Make Your Way Around the Table

One of my business partners told me this wonderful networking story. He had been a long time employee of Hewlett-Packard and was proud to tell me that he’d had a few great opportunities to interact with former CEO, Carly Fiorina. One in particular sticks in his mind.

He once attended a team celebration dinner at which Fiorina was the keynote speaker. When he and his colleagues entered the room, they noticed it was set up with five round tables of nine seats each. Every place setting had a place card bearing a guest’s name and a dinner menu listing the components of each of the five courses.  Five courses?  The team members were worried they were in for a long night.

As everyone took a seat, they noticed one more puzzling nuance: there was one open seat at every table; well, every table but one (the one at which Fiorina was seated).  They initially thought the catering staff had miscounted.

Course one came and went; Fiorina quietly excused herself from the table at which she was seated. She then moved on to table #2 and took a seat just as the second course was served.  The team members at table #2 were delighted to get a little time with their lead executive… tables 3-5 looked on longingly wishing they had been seated at either table #1 or table #2.

That said, the second course plates were cleared. Once again, Fiorina thanked the team members for dining with her, stood up and moved on to table #3. EUREKA!  Five tables, five courses, one empty chair at each table, one mobile executive spending time with every person in the room. BRILLIANT!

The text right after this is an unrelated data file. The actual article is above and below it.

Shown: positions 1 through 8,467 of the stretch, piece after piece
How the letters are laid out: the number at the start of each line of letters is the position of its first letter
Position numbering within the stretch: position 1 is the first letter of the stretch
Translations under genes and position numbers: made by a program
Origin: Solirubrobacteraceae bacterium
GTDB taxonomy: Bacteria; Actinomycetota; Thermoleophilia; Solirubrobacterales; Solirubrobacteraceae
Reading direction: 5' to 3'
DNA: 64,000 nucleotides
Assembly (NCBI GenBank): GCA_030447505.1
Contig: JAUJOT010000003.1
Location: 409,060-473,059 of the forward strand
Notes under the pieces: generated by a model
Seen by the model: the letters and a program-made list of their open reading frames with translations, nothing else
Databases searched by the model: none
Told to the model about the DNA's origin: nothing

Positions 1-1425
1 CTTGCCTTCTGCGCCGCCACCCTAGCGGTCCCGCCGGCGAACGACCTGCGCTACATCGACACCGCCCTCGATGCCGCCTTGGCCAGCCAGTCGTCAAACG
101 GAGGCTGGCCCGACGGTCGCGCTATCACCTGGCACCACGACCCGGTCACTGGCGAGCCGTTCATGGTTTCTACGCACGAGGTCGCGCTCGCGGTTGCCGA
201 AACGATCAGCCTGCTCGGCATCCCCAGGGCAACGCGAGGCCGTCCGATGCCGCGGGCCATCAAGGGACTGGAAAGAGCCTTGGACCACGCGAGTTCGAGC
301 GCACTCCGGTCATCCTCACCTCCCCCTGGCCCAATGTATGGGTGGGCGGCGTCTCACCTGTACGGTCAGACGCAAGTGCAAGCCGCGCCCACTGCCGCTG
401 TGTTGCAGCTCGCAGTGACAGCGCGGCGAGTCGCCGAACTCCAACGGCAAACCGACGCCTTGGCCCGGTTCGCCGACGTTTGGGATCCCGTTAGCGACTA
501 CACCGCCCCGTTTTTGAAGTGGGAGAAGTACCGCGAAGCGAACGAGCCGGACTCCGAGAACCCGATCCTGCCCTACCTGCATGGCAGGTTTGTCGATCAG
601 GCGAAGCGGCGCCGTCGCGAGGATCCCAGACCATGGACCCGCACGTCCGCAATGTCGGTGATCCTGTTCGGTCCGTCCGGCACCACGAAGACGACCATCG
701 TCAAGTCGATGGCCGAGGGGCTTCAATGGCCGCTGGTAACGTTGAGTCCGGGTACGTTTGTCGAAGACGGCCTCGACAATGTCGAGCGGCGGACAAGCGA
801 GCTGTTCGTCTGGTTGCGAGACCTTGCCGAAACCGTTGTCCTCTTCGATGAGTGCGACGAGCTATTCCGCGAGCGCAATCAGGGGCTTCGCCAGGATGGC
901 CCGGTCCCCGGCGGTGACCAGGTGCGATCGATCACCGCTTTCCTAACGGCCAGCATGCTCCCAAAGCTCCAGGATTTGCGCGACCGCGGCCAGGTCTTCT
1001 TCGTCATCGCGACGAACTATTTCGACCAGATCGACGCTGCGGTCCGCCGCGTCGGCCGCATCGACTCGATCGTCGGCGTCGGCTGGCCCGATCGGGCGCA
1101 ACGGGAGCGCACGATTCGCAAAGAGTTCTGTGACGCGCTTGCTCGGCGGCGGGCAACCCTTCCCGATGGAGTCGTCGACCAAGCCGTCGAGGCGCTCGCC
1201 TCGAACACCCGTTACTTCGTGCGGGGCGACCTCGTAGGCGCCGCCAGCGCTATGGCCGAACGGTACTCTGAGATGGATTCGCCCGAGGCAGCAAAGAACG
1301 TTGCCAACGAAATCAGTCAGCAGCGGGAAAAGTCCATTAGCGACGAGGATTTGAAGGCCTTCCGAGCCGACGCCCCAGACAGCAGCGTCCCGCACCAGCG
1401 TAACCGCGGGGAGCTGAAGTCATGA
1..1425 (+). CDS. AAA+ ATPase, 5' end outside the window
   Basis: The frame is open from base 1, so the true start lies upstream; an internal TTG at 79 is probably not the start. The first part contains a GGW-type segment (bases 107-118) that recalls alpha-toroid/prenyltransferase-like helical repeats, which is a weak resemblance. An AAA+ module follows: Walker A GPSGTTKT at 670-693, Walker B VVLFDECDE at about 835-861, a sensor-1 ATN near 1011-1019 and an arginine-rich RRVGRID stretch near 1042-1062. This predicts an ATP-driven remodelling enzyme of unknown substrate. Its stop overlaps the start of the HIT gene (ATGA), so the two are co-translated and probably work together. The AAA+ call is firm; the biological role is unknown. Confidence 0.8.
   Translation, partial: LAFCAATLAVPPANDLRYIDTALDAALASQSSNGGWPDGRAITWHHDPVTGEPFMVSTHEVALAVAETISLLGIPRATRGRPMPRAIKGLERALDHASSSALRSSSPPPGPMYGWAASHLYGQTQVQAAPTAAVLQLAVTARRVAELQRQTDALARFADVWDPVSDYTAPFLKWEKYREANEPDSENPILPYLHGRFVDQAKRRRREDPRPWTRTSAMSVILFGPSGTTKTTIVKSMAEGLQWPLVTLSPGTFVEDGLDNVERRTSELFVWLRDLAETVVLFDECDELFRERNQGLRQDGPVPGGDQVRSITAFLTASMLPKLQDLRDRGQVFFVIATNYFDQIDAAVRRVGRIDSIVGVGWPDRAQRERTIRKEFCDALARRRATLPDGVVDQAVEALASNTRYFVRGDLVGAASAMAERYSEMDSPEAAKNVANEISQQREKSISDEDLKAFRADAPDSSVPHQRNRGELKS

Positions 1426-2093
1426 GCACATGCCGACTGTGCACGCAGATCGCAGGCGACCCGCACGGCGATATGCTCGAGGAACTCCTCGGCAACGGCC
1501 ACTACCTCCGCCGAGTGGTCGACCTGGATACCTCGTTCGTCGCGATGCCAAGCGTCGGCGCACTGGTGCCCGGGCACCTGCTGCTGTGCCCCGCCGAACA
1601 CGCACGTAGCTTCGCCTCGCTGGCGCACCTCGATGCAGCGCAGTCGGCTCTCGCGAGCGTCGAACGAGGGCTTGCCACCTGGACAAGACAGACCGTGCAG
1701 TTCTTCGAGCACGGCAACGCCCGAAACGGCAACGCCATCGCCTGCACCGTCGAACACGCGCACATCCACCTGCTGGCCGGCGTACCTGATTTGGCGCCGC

Fiorina had orchestrated a wonderful evening to celebrate the accomplishments of one of the company’s divisions and ensured that every member felt recognized, appreciated and heard. She ensured that she was accessible. She made certain every associate felt he or she had a voice and an audience with the senior-most leader.  Fabulous concept and a great idea for us all to adapt for our own purposes.

What does that mean?  Well, we may not all be senior execs. It may not be necessary to play musical chairs during the course of an evening. But, we can all maximize the amount of interaction we have with our tablemates at business dinners, bar mitzvahs, weddings, fundraisers and other banquet-style events.

When you arrive at your table, be sure to be the one who goes around to each person to say hello and introduce yourself if you’re meeting for the first time. Tried this myself at a Special Libraries Association – Kansas/Western Missouri Chapter dinner earlier this week.  As with my own experience, I guarantee that your actions will be recognized, appreciated and you will be heard!

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